The Feasibility of Linear Motors and High-Energy Thrusters for Massive Aerospace Vehicles

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M.A. Stull (2007), JBIS, 60, 449-459

Refcode: 2007.60.449
Keywords: Linear motors, laser accelerators, aerospace vehicles, propulsion, interplanetary travel, nuclear powered spacecraft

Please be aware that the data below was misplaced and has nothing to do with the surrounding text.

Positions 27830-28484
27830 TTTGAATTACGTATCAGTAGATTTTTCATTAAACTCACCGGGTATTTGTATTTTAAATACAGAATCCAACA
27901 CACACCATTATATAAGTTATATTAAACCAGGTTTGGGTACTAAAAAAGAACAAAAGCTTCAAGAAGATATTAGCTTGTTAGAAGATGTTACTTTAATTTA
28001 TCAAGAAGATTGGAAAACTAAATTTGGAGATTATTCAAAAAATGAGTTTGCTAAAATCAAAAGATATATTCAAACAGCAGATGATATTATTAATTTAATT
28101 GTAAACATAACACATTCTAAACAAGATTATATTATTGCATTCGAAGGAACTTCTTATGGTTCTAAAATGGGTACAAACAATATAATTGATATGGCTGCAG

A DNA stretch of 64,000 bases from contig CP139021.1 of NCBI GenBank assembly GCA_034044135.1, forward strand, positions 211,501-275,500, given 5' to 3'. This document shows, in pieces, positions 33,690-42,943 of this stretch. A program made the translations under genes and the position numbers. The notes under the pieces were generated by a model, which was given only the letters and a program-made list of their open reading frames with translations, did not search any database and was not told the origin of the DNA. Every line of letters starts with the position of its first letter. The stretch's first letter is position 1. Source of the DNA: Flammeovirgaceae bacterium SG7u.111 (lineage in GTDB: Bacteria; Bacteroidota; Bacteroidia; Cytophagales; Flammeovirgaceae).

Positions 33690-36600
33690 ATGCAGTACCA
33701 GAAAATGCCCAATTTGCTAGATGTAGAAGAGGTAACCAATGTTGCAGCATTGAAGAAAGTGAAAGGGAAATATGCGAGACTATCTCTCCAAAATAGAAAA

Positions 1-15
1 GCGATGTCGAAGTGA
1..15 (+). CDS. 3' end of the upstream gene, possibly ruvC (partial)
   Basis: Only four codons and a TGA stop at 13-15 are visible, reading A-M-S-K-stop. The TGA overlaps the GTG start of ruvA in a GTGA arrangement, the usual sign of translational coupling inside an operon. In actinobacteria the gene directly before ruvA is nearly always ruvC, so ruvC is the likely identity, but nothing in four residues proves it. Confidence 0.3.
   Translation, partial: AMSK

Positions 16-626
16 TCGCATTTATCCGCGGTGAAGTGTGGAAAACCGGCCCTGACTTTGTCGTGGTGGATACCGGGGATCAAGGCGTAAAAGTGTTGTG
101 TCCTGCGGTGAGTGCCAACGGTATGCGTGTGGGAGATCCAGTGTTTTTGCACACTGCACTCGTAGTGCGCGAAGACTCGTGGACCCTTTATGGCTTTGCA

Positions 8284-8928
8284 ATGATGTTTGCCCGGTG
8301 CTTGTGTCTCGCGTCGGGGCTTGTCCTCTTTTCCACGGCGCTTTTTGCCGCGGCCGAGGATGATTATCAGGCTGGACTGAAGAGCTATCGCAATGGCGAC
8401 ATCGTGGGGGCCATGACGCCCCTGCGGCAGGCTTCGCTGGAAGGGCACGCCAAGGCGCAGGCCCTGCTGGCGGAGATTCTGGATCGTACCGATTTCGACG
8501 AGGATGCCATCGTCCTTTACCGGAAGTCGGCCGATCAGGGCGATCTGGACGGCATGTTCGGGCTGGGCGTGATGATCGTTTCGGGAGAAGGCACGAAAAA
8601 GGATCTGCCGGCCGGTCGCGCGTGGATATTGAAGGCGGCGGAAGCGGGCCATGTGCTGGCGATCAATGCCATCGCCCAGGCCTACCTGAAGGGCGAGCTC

A combination of two propulsion technologies, superconducting linear motors using ambient magnetic fields and high- energy particle beam thrusters, may make it possible to develop massive aerospace vehicles the size of aircraft carriers. If certain critical thresholds can be attained, linear motors can enable massive vehicles to fly within the atmosphere and can propel them to orbit. Thrusters can do neither, because power requirements are prohibitive. However, unless superconductors having extremely high critical current densities can be developed, the interplanetary magnetic field is too weak for linear motors to provide sufficient acceleration to reach even nearby planets. On the other hand, high-energy thrusters can provide adequate acceleration using a minimal amount of reaction mass, at achievable levels of power generation. If the requirements for linear motor propulsion can be met, combining the two modes of propulsion could enable huge nuclear powered spacecraft to reach at least the inner planets of the solar system, the asteroid belt, and possibly Jupiter, in reasonably short times under continuous acceleration, opening them to exploration, resource development and colonization.


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